British Museum blog

Amara West 2012: the first day back on site


Neal Spencer, British Museum

After a few days preparing the house and all our equipment for the coming weeks of excavation, three of us took the boat journey to site on 2 January for the first time this season.

Site tent and wheelbarrows at Amara West

Site tent and wheelbarrows at Amara West

Michaela Binder walked the ground in cemetery D, where excavation will begin this week, but I spent most of my time supervising the erection of our site tents. One houses the policemen who guard the site, while the other is for our equipment. The tents also offer a welcome respite from the howling winds (like today) or biting flies, depending on the climate.

Once the tents were up, we started excavating in one of the houses (E13.8) under the supervision of Shadia Abdu Rabo. The upper deposit of mudbrick rubble has already yielded fragments with impressions of wooden poles, matting and foliage, indicating the space was once covered with a substantial roof.

Starting excavation in the back room of house E13.8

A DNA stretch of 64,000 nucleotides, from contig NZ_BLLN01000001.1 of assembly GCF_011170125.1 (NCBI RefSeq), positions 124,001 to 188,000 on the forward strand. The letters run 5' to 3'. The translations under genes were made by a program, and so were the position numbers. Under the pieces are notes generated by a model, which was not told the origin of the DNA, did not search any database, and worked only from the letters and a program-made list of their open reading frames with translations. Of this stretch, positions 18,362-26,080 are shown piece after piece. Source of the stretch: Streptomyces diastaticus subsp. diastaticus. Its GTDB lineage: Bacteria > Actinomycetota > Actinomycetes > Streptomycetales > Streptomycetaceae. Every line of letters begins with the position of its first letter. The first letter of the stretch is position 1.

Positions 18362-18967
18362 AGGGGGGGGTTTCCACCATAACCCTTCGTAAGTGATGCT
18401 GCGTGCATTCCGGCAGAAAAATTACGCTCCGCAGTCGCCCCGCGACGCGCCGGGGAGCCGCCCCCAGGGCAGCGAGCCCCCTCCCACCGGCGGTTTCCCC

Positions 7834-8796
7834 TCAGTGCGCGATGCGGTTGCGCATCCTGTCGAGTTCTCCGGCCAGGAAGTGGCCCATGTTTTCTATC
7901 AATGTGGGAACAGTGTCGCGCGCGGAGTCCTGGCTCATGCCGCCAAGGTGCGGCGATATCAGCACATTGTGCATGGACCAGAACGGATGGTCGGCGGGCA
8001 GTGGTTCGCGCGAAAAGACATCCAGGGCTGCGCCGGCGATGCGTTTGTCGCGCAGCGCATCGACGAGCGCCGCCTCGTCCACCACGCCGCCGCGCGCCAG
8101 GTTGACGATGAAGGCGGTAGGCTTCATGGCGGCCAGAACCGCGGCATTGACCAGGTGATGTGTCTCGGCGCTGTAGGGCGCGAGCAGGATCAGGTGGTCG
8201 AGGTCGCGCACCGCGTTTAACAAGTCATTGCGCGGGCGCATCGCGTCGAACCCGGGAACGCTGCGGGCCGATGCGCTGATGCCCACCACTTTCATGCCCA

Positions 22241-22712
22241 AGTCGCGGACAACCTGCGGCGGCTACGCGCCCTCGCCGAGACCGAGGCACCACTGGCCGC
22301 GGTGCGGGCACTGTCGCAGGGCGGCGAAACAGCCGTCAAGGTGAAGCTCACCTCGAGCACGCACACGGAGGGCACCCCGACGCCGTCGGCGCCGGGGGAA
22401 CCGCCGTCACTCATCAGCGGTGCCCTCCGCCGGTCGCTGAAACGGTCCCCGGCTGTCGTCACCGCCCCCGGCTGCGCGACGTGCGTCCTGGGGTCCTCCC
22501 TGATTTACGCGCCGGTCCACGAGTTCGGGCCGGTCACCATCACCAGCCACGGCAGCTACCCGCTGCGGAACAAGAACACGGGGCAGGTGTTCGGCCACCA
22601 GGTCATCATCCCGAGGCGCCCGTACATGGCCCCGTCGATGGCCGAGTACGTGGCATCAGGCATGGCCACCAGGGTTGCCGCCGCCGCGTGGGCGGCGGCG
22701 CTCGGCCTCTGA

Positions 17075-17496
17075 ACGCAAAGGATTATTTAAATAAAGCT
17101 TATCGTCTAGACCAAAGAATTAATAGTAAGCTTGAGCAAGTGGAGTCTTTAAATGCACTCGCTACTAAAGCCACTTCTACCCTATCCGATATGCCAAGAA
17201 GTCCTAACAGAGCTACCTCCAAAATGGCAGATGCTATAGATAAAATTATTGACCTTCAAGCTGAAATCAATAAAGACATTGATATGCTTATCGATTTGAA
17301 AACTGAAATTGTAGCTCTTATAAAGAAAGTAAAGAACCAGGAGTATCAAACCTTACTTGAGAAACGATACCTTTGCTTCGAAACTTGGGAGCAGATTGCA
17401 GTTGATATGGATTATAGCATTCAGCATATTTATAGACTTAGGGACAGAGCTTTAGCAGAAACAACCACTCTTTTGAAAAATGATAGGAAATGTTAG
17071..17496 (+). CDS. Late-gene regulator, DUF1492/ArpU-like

Starting excavation in the back room of house E13.8

Alongside pottery, fragments of ostrich eggshell, stone tools, carnelian and jasper jewellery have already come to light – perhaps this space will prove as intriguing as the other back rooms in this block of houses?

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This Thursday join us for our first ever #Periscope: a live tour of our #DefiningBeauty exhibition with Dan Snow @thehistoryguy! Find out more at britishmuseum.org While researching Dracula, published #onthisday in 1897, Bram Stoker studied at the Museum's Reading Room.
Having lost his reader's ticket, this letter from the Principal Librarian of the Museum states that a new ticket would be issued to him.
#author #library #Museum #history #Dracula Take the free interactive #8mummies exhibition family trail this half-term!
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#coin #turtle #history Born #onthisday in 1859: Sir Arthur Conan Doyle. Here’s his application to study at the Reading Room.
All prospective users of The British Museum Library had to apply in writing, stating their reasons for study there. At the time he applied for a reader's ticket, Arthur Conan Doyle was already well-known as the creator of the great detective Sherlock Holmes, but he had not yet given up his work as a doctor, and in this letter of application he gives his occupation as 'physician'.
As well as his detective stories, Conan Doyle wrote many historical novels. At the time he wrote this letter he was probably carrying out research for his novel The White Company, which is set at the time of the Thirty Years' War (1618-48) in Europe.
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